Despite these odds, the public participation programme stands out as a monumental exercise, remaining second in effect and extent only to the April 1994 elections. The overwhelming success of the exercise has made it an international point of reference. By empowering civil society to participate in the constitution-making process, the Constitutional Assembly was able to add a new dimension to the concept of democracy in South Africa; that is, a participatory democracy. This set a tough precedent for government and provided a window to what a participatory democracy could achieve.
The need for a public participation programme was addressed in three ways: community liaison, media liaison, and advertising. This move broke with the convention set in the public service, where departments saw no need for anything more than media liaison for communication with the public. Government saw no need for interaction, dialogue, or consultation with the public it was established to serve, and this allowed for communication in one direction only: from the departments to the public. There was no formal mechanism through which departments of government could be informed of the public's views.
The function of community liaison was to initiate face to face interactive programmes between members of the Constitutional Assembly and the broader public. To ensure effective communication, a Media Department was established, which involved the use of print, radio, and television as well as a national advertising campaign. The primary objectives of the media strategy for the Constitutional Assembly were to inform, educate, stimulate public interest, and create a forum for public participation. An important consideration in implementing the strategy was the optimum use of existing channels of mass communication, effective media liaison, and a national advertising campaign, supplemented by the production of in-house media. A major objective of this strategy was to reach disadvantaged rural communities. Furthermore, it was not sufficient merely to be transparent and, accordingly, the strategy was to actively disseminate information and carry out constitutional education.
The media campaign was launched on 15 January 1995 just before work in the Constitutional Assembly began. Its aim was to raise public awareness about the constitution-making process, encourage individuals and interest groups to make submissions, and publicize constitutional public meetings. The primary message was that an important process was unfolding, and that the outcome of this process would affect the lives of all South Africans, including those of future generations. Every South African was provided with a unique opportunity to take part in it. The specific messages carried in the many advertisements were, 'You've made your mark, now have your say', and 'It's your right to decide your constitutional rights'. Advertisements were run on television, radio, in local newspapers, and on outdoor billboards.
The Community Agency for Social Enquiry (CASE) and Roots Marketing were commissioned by the Constitutional Assembly to undertake a national survey. The purpose of the survey was to assess the penetration and impact of this media campaign and to ascertain public attitudes to key constitutional issues. The results revealed that the Constitutional Assembly media campaign reached 65 per cent of all adult South Africans in the three months between 15 January and 19 April 1995 since it started work. However, the survey also revealed that the public were clearly sceptical about the seriousness of the Constitutional Assembly in calling for their involvement, and about the treatment their submissions would receive. The credibility of the process was obviously an issue that needed some attention. Levels of knowledge about the constitution were fairly high, but a sizable proportion of the population still needed education about the nature and function of a constitution. They also needed information about the Constitutional Assembly and the constitution-making process. Nevertheless, these were still encouraging results.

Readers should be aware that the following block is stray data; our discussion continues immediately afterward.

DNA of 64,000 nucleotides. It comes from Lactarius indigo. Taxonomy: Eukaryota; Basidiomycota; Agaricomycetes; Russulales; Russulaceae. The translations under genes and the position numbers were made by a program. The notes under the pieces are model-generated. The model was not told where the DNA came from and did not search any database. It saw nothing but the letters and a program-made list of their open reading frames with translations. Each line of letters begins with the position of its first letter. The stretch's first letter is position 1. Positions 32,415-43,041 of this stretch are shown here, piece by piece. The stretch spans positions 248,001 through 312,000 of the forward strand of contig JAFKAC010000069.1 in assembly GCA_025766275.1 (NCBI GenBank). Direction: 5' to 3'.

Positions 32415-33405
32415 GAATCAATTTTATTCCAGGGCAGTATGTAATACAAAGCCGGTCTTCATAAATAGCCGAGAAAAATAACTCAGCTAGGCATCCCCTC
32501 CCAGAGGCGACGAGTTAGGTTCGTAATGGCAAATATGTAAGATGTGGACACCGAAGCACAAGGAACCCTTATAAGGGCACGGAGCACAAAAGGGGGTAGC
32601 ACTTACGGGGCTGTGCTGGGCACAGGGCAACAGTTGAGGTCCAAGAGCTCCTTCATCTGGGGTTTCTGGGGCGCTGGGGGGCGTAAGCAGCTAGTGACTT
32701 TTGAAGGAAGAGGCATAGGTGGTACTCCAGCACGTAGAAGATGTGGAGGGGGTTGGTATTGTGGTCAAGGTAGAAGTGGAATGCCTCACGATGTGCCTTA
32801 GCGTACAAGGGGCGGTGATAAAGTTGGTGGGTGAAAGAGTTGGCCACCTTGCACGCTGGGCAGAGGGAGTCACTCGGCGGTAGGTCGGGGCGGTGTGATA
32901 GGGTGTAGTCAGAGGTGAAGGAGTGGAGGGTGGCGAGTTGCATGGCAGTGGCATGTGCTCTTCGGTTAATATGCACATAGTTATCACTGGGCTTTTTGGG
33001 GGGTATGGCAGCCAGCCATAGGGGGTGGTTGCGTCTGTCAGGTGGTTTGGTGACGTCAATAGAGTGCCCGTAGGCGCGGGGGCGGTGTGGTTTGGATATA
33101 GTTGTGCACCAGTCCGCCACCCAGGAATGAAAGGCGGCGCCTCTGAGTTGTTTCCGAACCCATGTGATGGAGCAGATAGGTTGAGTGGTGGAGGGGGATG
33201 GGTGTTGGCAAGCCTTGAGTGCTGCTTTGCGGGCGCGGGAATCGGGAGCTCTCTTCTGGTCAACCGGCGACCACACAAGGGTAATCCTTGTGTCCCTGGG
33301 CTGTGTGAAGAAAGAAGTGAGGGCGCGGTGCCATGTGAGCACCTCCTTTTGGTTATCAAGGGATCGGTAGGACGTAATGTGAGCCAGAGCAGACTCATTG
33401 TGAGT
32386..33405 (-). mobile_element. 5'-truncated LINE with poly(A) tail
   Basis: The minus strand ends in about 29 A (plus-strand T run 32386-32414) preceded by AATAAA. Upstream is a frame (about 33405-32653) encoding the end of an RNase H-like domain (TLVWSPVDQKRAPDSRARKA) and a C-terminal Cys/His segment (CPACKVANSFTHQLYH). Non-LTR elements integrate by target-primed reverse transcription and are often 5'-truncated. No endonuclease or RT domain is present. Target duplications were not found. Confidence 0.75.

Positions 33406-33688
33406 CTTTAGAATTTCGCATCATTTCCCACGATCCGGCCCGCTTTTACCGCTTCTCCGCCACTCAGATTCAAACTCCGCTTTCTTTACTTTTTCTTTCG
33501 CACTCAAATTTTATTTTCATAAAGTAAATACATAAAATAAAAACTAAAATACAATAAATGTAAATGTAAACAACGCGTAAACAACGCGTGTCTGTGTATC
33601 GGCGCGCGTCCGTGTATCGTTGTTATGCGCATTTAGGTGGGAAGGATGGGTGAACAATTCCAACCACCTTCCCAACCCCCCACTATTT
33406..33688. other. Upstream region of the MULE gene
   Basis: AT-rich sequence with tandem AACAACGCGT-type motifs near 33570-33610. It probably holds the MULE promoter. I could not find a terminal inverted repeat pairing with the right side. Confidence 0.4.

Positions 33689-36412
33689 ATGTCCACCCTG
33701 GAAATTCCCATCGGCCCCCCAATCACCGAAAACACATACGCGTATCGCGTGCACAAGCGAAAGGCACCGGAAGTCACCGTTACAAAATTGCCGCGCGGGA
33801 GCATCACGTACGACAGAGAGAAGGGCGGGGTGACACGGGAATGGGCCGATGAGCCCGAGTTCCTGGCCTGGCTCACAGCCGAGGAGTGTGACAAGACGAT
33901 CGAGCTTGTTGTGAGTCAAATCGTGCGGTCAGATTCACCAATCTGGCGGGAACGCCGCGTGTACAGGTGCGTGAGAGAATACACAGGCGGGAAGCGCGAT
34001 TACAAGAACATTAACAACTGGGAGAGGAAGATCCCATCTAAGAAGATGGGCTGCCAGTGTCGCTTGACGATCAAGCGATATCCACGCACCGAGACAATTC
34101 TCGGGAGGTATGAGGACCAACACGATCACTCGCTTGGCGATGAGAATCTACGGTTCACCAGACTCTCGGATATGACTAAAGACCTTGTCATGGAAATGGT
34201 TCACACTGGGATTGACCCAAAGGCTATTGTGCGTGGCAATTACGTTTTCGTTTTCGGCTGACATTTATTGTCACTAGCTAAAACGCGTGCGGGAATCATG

The success of the strategy was also seen in the number of submissions made: nearly 1.7 million were received. The bulk of these were petitions, however, rather than submissions. The petitions dealt with a wide variety of issues, among them animal rights, abortion, pornography, the death penalty, and the seat of Parliament. Of the submissions received, just over 11 000 were substantive. These were often wide-ranging 'wish lists' that arrived at an early stage in the process when political parties were still developing their thinking on many issues. In whatever form, these submissions were a reflection of the views of a large number of people and could hardly be ignored.
Engaging the public
The Constitutional Assembly's media campaign also advertised the constitutional public meetings that were held. These served two functions: the political actors in the Assembly were able to report on their activities, and the public were invited to voice their views on various issues addressed in negotiation. Each submission was then recorded and transcribed for consideration by the political structures established by the Constitutional Assembly.
Most of these meetings were held with rural and disadvantaged communities, largely because people in these areas did not have access to media to follow the process. Furthermore, they were not equipped to contribute on issues without assistance, so it was necessary to ensure that the programme had an educational orientation. To this end, the Constitutional Education Programme was developed.
This project involved participatory workshops, and worked to consult with local structures of civil society to prepare for each public meeting. Between February and August 1995, twenty-six public meetings were organized in all nine provinces, and more than 200 members of the Constitutional Assembly became involved in them. It was calculated that 20 549 people attended workshops, and 717 organizations participated.